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Network Delaware petitions for more community involvement in Coastal Zone redevelopment process

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Delaware Public Media
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Community empowerment group Network Delaware is asking Delaware’s Department of Natural Resources and Environmental Control to give residents a bigger voice as the state talks redevelopment in Delaware’s Coastal Zone.

 

DNREC will hold two public workshops at the end of November to discuss the redevelopment of heavy industrial sites along the Delaware River. But Network Delaware says they want more involvement than that, and launched a petition last week asking the state to hold more meetings accessible to people who live near heavy industry along the Delaware River.

“They’re not getting to voice their concerns about what this process is going to look like, what’s the emergency response going to be for a spill or catastrophic events? What financial insurances are going to be there for things that affect them, how’s the air quality monitoring going to be?” said Network Delaware's Health and Environmental Pillar Co-coordinator Jordyn Pusey.

 
Pusey says two meetings with what she called "short notice," isn’t enough, and she worries the state isn’t allowing people who live close to the industrial sites to have a voice.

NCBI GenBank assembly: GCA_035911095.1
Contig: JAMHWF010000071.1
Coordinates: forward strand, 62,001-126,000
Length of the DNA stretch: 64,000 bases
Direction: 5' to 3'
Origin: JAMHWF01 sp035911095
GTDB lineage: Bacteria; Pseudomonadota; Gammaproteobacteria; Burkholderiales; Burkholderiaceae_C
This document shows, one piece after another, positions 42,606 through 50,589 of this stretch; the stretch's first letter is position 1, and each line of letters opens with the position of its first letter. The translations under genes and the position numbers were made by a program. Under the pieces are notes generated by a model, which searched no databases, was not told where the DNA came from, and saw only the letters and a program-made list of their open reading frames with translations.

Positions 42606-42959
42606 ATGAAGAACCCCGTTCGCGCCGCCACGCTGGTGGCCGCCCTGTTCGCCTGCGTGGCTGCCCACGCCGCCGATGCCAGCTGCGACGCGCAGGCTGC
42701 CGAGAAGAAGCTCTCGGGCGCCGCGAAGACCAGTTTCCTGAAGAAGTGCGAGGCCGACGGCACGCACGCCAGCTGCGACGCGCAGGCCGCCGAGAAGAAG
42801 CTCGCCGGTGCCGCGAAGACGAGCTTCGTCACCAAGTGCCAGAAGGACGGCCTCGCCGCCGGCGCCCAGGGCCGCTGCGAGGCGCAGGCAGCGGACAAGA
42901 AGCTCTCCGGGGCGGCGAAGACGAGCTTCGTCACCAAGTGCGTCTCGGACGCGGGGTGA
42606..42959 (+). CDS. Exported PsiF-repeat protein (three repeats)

“If they bump out heavy industry even more into those areas, you’re just going to keep relocating people out of their homes and cutting that line of history,” Pusey said.

 

The petition has garnered more than 80 signatures so far. Pusey said they’ll formally submit it to the state mid-December.

 

DNREC hired a third party consultant earlier this month to hold interviews with environmental groups, government officials and members of the business community. 

 

Stephanie Herron, the volunteer and outreach coordinator for Delaware’s chapter of the Sierra Club, said the consultant asked interviewees what they see in the implementation of a committee that could work out the details on regulations for development in the Coastal Zone. 

 

But the list of stakeholders did not include health officials or residents, which Herron said concerned her.

“People who live next to the sites have everything to lose if there is an emergency at one of the sites or if there is a mistake made potentially,” Herron said. “They should be at the forefront of people who they are consulting and whose concerns we are considering when we’re talking about polluting land-uses on grandfathered sites.”

DNREC is expected to draft regulations for how 14 heavy industrial sites can be developed in the Coastal Zone before Oct. 1, 2019.

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